To the chagrin of US imperialism, Pakistan refused to condemn the Russian Federation in regard to the latter’s special operation in Ukraine. He happened to be in the Kremlin meeting Vladimir Putin, the Russian President, just as the Russian armed forces began this operation. “We are not your slaves” was his response to a letter from the ambassador of the EU in Islamabad demanding that Pakistan condemn Russia. Although Pakistan has been close to China for several decades and the Americans have just about stomached that, his attempt to construct a non-aligned and independent foreign policy sent the Americans incandescent. Pakistan’s abstention on the UN General Assembly’s resolution seeking to condemn Russia was, as far as US imperialism was concerned, a step too far.
Then there was the failure of the Khan government fully to abide by the terms of the $6bn IMF programme which was a source of annoyance to the US.
As regards the Pakistani military, which is reliably believed to have helped Khan to win the 2018 election, he fell out with it last October after a clash with the Chief of Army Staff over who should lead the powerful spy agency the ISI (Inter Services Intelligence).
As a result, Mr Khan had earned the hostility of US imperialism, the military, the entire political class and the media. He had made no headway in dealing with the economy or routing out corruption – the two promises he had made to get elected.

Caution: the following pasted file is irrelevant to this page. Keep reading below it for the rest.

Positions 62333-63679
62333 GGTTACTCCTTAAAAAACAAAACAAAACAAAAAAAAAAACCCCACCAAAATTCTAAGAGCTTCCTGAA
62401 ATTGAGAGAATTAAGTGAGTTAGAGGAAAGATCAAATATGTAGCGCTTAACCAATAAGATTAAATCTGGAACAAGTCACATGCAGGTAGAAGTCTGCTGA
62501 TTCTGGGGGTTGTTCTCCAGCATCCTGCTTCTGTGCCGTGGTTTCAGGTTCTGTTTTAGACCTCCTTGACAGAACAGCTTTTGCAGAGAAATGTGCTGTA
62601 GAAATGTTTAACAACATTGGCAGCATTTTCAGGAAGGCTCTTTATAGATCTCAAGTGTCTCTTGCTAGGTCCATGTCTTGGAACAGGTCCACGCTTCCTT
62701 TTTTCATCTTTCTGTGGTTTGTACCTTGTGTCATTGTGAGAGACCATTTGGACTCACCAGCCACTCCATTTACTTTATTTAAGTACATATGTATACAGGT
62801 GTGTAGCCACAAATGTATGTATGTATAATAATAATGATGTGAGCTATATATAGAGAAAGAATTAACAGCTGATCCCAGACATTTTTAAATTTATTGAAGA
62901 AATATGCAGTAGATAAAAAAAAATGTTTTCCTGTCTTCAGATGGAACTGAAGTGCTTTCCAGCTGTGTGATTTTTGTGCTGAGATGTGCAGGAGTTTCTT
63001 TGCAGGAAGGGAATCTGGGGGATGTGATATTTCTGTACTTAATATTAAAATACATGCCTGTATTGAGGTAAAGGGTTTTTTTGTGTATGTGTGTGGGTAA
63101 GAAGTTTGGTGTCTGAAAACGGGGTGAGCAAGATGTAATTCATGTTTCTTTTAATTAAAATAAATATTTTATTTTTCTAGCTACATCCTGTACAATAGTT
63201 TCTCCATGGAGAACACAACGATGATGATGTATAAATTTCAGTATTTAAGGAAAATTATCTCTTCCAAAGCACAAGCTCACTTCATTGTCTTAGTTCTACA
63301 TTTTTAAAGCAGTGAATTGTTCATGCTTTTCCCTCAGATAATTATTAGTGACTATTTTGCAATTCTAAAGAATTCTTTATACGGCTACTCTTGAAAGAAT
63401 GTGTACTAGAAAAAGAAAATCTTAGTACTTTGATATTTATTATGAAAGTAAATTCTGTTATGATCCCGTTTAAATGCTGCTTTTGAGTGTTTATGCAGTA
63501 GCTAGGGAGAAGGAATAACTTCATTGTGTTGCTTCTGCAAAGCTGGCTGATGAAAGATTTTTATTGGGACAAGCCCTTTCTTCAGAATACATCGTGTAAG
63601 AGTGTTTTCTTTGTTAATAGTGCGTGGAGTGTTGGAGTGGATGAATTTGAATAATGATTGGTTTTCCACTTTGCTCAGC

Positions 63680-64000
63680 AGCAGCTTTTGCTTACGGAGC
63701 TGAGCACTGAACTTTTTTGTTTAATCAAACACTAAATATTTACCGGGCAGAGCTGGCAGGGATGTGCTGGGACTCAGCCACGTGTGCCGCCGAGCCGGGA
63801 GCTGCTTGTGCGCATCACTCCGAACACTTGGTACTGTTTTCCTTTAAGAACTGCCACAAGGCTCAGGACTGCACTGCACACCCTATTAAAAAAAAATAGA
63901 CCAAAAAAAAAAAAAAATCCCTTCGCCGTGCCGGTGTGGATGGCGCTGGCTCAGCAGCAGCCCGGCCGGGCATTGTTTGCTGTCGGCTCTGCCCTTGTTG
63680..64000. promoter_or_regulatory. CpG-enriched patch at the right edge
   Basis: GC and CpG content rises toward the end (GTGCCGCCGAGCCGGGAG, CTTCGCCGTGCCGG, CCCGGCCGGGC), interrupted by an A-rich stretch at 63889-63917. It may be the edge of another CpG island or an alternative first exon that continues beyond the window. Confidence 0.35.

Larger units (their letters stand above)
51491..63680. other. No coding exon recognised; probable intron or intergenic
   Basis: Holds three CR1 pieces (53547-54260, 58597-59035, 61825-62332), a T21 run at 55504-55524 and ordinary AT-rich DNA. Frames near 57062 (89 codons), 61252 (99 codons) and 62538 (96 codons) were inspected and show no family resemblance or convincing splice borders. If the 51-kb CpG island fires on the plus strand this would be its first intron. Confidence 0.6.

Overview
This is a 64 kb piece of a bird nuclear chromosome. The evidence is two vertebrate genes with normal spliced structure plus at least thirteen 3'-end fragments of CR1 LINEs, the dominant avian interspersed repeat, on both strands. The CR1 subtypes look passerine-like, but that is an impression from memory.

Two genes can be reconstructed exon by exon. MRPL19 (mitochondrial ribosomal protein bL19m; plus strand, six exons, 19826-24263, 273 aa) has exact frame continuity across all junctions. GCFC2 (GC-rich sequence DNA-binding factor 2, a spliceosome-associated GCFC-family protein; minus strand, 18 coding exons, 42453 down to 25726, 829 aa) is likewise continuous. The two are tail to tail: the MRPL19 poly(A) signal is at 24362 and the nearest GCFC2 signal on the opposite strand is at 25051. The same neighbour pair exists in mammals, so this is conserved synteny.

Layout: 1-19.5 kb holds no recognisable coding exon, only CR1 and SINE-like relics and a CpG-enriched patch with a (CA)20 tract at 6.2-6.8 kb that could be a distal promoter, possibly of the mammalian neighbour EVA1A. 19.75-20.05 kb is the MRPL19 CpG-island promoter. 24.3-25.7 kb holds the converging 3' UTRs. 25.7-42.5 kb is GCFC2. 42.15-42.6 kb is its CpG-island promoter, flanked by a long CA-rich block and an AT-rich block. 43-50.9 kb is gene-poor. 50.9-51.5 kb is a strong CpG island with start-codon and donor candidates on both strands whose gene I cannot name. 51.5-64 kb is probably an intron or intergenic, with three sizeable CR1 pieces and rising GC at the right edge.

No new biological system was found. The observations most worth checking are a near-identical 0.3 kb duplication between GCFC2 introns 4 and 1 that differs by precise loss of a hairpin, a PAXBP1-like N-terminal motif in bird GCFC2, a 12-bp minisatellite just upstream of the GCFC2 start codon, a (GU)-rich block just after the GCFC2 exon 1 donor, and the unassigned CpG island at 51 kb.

The coming days and months will show to what extent he can face and defeat his powerful opponents through the mobilisation of the masses. The scale and scope of the protests in the wake of his removal indicate that he stands a good chance of being able to expose the PPP and PML-Nawaz as stooges of US imperialism and the army high command, particularly is there are divisions within the military. While the top brass of the army are pro-imperialist and against him, the vast majority of the officer corps, and ordinary soldiers, are likely to support Khan’s critical attitude towards US imperialism.
We wish the Pakistani masses success in foiling the regime change that has been effected by US imperialism in collaboration with the top brass of the Pakistani army.